Firstly the learning environment to allow the child to move around safely. From putting in ramps and stair lifts to repositioning furniture in classrooms to cope with the disability of the child. The timetable of a class may need to be altered so that the lessons are in a downstairs room rather than upstairs.

The teaching resources and materials will also need to be adapted according to the needs of the individual. Worksheets may need to be changed or provided for those with learning disabilities like dyslexia. Pictures and diagrams may need to be used rather than just the written word. Vocabulary sheets can also be provided to assist with understanding. I taught one group of pupils with very low ability in maths and I printed off large posters with pictures to help them understand and for them to be able to see the information all the time. For example months of the year, times of the day. This also helped them to learn to spell important words.

I have also taught a pupil with very poor eye sight in PE. I had a ball that had a bell in it to allow her to hear it and other children helped her in small game situations. I also used larger and colourful balls when teaching throwing and catching skills. When teaching deaf children it is necessary to consider where to position the child and the teacher throughout the lesson. I have worn an audio box to allow the child to pick up what I am saying.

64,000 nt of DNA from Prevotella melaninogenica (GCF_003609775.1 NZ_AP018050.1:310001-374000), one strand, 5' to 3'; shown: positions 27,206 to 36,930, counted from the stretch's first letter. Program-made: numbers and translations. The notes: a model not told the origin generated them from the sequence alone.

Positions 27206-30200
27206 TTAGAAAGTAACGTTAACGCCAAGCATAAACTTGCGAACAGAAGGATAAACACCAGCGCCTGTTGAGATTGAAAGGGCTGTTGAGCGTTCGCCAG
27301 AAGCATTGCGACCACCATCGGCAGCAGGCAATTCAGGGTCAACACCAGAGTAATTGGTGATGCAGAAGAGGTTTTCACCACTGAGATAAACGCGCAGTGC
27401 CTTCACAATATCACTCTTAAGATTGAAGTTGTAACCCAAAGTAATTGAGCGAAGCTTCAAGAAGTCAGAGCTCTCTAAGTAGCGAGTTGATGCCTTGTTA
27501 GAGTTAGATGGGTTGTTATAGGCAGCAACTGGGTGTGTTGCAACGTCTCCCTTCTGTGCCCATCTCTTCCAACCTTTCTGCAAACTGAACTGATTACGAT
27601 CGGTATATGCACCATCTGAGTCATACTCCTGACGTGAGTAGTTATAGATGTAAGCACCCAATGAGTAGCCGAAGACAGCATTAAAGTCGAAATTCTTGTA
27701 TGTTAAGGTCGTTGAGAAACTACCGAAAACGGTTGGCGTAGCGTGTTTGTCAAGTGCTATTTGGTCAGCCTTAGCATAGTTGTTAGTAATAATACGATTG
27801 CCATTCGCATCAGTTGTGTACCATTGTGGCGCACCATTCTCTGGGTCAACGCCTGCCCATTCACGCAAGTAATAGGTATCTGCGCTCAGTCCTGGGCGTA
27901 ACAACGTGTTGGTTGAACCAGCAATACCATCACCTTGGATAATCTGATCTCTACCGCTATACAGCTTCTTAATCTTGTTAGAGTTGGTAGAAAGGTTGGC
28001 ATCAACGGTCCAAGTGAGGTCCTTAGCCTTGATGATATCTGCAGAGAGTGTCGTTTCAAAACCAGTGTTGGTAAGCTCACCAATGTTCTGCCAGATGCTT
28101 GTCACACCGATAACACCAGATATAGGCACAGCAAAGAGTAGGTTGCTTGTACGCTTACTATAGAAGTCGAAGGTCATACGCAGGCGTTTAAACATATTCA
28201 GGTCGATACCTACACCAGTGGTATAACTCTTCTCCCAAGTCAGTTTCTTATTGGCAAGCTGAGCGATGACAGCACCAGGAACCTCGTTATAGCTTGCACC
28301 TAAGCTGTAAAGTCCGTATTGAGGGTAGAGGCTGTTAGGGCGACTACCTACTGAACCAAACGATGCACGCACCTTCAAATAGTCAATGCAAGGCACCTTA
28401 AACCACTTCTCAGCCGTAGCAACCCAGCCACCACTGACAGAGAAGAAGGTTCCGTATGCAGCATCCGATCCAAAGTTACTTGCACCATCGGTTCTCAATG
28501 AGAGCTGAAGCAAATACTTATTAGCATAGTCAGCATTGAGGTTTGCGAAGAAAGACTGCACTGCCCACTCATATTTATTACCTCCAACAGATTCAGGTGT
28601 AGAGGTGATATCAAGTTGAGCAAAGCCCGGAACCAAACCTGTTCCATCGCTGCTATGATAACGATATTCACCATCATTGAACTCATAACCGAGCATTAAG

Providing extra support is important as well as adapting activities. A child may need help with personal care for example getting changed for PE or swimming. Depending on the lesson will determine what support or adaptation is needed.

I have included lots of group work to help children who have no confidence in maths to support each other. The children then don’t feel that they are stupid. I have taught a pupil with dyscalculia and he needed more one-to-one support that group work.

I have also taught a child who needed support in maths only when I was doing work that needed graphs drawing or the use of compasses and protractors. The rest of the time he was fine and near the top of the class. He also needed support when it was assessment time as he lacked confidence in himself. Many children with disabilities are the same.

The emotional needs of a child is also important so it may be necessary to adapt how to deal with behavioural issues that come up. The child may just need some time out or somewhere to go if they can’t cope in the classroom setting.

Adapting existing practice is challenging and the advantage of inclusion is that when all children are taught together differentiation often helps all children. Those with disabilities or specific learning requirements become part of the group and with extra support in the classroom are easier to help.

Reference List

Inclusive Schools Network, Together We Learn Better: Inclusive Schools Benefit All Children. www.inclusiveschools.org Sponsored by Stetson and Associates, Inc. Houston, TX (n.d) (accessed 04 June 2014)

Heartland Equity and Inclusion Project, Why Is Inclusion Important?

Heartland Community College (N.D.) www.heartland.edu/help/inclusion/importance.jsp (accessed 03 June 2014)

Special Educational Needs Code of Practice November 2001 Ref: DfES/581/2001


United Nations Convention on the Rights of Persons with Disabilities 2006


Cox, P.R. Dykes, M.K. ‘Effective Classroom Adaptations for Students with Visual Impairments’, in Teaching Exceptional Children July/August 2001

www.pathstoliteracy.org (accessed 30 May 2014)